These government bureaus issue permits and inspect and regulate the operations of TEPCO and the nine other regional power companies, so there are immeasurable benefits to placing the former directors of these agencies in corporate headquarters or related companies and agencies.4

Let us turn to the business world. The private sector took the lead in promoting the development of nuclear power in Japan. At the center was Yomiuri’s Shoriki, as described above. The electronics manufacturers Hitachi and Toshiba earned massive profits from building reactors for nuclear power. Even after the Fukushima accident, Toshiba president Sasaki Norio said at a press conference that his firm would secure a trillion yen ($12.5 billion) in business from the nuclear industry through 2015. Since electricity production is a monopoly enterprise, there is no risk of a downturn in business, and companies involved in building reactors are guaranteed high profits from lucrative contracts.5

Looking at labor, the TEPCO Labor Union is affiliated with Rengo, Japan’s largest labor union federation; the unions from all of the regional power companies comprise Denryoku Soren (the Federation of Electric Power Related Industry Workers Unions). Former Rengo chairman Sasamori Kiyoshi was also the former chairman of the TEPCO Labor Union and of Denryoku Soren; he was a special advisor to the Kan Naoto cabinet.6 The political action committee of Denryoku Soren makes an annual contribution of ¥30 million (about $375,000) to the DPJ, and it also mobilizes its membership in support of the Diet campaigns of such leading DPJ politicians as Ren Ho, Koshiishi Azuma, and Eda Satsuki. DPJ Diet members Komiyama Yoko and Kobayashi Masao are major shareholders in TEPCO, and Kobayashi actually came from the ranks of the TEPCO Labor Union. These unions, in concert with the management of the power companies, support and promote nuclear power, which is why the DPJ, which accepts large sums of political contributions from the unions, has been unable to oppose nuclear power policies.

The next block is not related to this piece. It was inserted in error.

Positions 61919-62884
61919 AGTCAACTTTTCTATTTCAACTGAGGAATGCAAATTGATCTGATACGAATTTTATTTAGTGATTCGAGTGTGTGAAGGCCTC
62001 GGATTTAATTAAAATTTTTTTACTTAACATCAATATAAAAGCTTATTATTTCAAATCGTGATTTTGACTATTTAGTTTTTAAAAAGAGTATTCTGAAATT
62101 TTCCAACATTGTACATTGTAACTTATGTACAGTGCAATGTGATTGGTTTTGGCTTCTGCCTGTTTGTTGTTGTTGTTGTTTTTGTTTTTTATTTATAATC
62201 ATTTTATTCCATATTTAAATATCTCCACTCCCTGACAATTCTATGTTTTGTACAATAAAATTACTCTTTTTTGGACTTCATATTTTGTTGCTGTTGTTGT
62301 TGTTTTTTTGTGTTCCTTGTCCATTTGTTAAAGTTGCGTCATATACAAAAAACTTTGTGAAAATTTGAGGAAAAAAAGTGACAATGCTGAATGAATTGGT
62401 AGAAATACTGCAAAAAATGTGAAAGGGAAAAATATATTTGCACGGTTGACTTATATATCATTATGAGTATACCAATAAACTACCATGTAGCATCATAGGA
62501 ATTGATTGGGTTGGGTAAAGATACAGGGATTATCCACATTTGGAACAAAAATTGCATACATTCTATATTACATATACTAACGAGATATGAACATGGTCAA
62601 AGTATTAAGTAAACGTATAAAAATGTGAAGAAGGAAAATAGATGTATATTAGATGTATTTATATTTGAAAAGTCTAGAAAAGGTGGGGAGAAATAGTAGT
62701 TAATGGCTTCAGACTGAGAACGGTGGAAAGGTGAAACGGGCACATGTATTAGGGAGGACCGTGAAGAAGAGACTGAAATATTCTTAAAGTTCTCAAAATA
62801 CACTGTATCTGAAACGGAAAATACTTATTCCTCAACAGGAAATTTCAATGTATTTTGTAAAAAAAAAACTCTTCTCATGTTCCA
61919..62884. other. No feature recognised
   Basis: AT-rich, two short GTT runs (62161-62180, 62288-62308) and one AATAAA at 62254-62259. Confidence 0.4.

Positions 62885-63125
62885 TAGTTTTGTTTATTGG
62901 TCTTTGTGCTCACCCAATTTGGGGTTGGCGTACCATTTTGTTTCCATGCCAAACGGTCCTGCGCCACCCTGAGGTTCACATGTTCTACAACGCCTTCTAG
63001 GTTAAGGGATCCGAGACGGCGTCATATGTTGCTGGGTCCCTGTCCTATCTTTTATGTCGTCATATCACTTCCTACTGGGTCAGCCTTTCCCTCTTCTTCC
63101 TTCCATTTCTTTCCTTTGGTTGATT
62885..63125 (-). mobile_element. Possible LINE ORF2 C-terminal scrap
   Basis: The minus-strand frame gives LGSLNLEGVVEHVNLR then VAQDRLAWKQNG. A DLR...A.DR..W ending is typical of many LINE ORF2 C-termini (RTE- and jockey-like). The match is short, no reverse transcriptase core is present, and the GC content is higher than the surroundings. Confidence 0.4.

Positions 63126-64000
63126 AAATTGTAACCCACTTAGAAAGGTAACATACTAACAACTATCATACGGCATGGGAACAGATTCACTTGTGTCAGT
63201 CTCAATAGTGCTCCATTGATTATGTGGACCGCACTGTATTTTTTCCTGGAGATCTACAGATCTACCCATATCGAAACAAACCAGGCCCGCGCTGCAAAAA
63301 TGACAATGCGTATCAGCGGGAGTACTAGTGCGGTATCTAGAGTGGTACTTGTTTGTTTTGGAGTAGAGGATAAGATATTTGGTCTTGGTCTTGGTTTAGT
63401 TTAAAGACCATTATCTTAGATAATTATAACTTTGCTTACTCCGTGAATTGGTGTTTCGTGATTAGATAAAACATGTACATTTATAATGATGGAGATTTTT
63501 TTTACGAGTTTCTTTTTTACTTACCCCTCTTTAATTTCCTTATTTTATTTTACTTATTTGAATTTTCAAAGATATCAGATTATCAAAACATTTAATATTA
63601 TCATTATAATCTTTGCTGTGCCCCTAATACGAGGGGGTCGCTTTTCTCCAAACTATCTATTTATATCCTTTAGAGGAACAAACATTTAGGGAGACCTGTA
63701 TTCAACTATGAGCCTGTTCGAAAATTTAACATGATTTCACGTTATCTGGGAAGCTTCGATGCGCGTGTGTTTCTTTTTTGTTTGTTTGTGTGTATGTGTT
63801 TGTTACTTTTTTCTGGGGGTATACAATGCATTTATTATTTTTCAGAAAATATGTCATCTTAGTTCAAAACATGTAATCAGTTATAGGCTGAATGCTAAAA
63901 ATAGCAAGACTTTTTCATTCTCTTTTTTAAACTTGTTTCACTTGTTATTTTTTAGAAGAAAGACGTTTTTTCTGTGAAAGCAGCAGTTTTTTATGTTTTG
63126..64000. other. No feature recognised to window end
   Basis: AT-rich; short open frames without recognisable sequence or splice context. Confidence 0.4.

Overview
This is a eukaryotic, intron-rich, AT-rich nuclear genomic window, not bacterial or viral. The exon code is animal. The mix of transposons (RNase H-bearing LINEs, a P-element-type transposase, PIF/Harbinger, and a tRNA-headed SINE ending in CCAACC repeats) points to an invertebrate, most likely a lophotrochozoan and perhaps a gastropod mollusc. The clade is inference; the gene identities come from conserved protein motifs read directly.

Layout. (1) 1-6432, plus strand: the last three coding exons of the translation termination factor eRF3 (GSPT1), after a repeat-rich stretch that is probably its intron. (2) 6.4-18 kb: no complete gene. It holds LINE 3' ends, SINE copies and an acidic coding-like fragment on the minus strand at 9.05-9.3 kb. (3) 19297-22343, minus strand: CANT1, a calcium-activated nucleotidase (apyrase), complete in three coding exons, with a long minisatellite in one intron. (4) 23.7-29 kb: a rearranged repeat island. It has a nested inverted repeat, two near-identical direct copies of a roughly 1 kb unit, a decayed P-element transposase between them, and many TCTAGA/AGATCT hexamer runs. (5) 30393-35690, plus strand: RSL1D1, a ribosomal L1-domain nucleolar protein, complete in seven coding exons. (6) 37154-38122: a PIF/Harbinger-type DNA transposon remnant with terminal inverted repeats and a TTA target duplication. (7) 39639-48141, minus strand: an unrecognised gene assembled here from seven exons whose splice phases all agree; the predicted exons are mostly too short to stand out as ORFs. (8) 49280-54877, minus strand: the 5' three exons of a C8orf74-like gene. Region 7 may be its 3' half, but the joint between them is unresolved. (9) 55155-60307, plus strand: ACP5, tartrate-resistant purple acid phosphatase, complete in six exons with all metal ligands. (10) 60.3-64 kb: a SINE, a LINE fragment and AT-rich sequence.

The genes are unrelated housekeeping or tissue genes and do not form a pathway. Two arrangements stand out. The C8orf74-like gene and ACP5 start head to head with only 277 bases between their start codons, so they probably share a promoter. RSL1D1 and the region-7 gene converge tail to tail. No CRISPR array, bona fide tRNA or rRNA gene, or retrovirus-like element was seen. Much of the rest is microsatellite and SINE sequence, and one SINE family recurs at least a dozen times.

Another important problem concerns the workers at the nuclear power plants. Most of these workers are irregular employees of TEPCO subsidiaries, referred to as “cooperating companies.” Performing jobs with high risk of radiation exposure and other severe working conditions, these workers are not members of Denryoku Soren. Many of them are temporary workers who come from Okinawa, or are drawn from former day laborers from Osaka’s Kamagasaki and Tokyo’s Sanya districts. Risking their lives to earn even slightly higher wages, these workers engaged in dangerous tasks form the lower stratum in a structure of discrimination, with the pro-company unions stationed above and turning a blind eye to the situation.7

Nuclear Ginza (Channel 4, 1995. LINK to view video)

As for academia, immediately after the Fukushima accident occurred, Madarame Haruki, the chairman of the Nuclear Safety Commission and a former engineering professor at the University of Tokyo, reassured prime minister Kan Naoto, “A nuclear power plant will never explode.” There are many scholars and researchers in the “nuclear village,” coming from the prestigious Tokyo and Kyoto universities on down. For those laboratories and professors that promote nuclear power and certify its safety, TEPCO and other members of the Federation of Electric Power Companies provide generous research funding. In addition, many posts are made available to academics in nuclear power-related government agencies like the Nuclear Safety Commission and METI’s Nuclear and Industrial Safety Agency, as well as directors’ seats at nuclear-related institutes. Negishi Eiichi, the Purdue University professor who won the Nobel Prize in chemistry in 2010, has said, “Professors at the University of Tokyo have been bought out by TEPCO. As a result, they cannot speak impartially.”